The South Carolina Department of Insurance (SCDOI) would like to provide consumers and business owners with information on insurance coverage for losses caused by riots, civil commotion and vandalism.
South Carolina law defines a riot as a tumultuous disturbance of the peace by three or more persons assembled together on their own authority, with the intent to assist each other against anyone who should oppose them and putting their design into execution in a terrific and violent manner, whether the object was lawful or not. A civil commotion is similar to a riot but it involves more people. It is a revolt by a large gathering of people in a public place. Riot and civil commotion can be difficult to differentiate so the perils are often listed together. Vandalism refers to the intentional destruction of another party’s property.
Generally speaking, many property insurance policies and comprehensive auto insurance coverage provide coverage for damages caused by riots, civil commotion or vandalism. Below is a general summary of the coverages that may be available by line of insurance.
Important Note: The SCDOI urges policyholders to read and review their polices to fully understand what is covered and what type of insurance they have. Policyholders are strongly encouraged to contact their agents or their insurance companies if they have questions about their policy or their coverage. The SCDOI’s Office of Consumer Services can also provide assistance by phone at 1-803-737-6180 or by email to email@example.com.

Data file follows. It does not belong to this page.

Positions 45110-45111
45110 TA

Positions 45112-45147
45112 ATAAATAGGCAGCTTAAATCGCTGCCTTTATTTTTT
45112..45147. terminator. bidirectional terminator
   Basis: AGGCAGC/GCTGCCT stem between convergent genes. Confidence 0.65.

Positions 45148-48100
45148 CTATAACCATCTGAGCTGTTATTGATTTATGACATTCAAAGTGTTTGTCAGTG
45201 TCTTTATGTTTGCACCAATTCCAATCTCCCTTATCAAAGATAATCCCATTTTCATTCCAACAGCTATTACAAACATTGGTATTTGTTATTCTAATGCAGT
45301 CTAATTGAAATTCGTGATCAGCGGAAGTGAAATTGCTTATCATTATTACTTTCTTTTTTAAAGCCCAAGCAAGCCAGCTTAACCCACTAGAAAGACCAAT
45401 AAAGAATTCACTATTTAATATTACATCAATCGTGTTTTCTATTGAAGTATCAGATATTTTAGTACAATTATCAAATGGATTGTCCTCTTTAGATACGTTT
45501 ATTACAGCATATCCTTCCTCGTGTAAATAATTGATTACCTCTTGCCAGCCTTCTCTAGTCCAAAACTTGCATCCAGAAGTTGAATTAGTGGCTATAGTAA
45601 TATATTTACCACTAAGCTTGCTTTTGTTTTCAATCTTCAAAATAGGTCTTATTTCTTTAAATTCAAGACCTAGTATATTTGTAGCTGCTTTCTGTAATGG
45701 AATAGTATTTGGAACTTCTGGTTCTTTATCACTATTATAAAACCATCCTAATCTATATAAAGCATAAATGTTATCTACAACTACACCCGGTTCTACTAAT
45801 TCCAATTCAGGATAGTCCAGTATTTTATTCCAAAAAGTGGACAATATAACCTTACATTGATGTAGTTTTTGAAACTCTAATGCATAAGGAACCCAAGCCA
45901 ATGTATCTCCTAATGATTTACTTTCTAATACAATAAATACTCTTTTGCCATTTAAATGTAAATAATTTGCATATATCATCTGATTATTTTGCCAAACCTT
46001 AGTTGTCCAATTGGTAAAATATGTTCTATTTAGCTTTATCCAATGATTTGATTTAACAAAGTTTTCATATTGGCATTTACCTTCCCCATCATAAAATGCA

- Damage to cars is generally covered under the optional comprehensive portion of an auto policy. This provides reimbursement for damages, less the policy’s deductible, to the vehicle caused by fire, falling objects, vandalism or riot.
- Comprehensive coverage will also reimburse you if your windshield is cracked or shattered.
Business Property Insurance
- Damage to the building of a business and its contents that is caused by fire, riots, civil commotion or vandalism is generally covered under a business owner’s policy, depending on the type of coverage selected.
- Coverage for plate glass windows is often sold separately. Please read your policy and talk with your insurance agent to determine if you have this coverage.
- Businesses that are forced to suspend operations or limit hours due to rioting may have coverage for the loss of income under business income insurance—also known as business interruption. However, this is only triggered if certain conditions exist and is dependent upon policy language.
- Generally, a homeowners insurance policy provides both property and liability insurance coverage for a residential insured. Its terms vary somewhat depending on the type of residence and perils covered. Most homeowner policies provide coverage for damage to the structure or the insured’s personal property contents.
- There is a vacancy clause in many policies that will limit coverage if the property has been vacant or unoccupied for a specified period of time (for example, 60 days).
Contact Our Office of Consumer Services with Questions
The SCDOI’s Office of Consumer Services can help answer your questions about riot coverage or other insurance issues.
Email: firstname.lastname@example.org│ Call: 803-737-6180│ Toll-Free: 1-800-768-3467
8:00 a.m. - 5:00 p.m. (Mon. – Fri.)
File an Insurance Complaint
If you’re having a specific problem with an insurance company, broker, agent, or adjuster, file a complaint with our Office of Consumer Services at doi.sc.gov/complaint.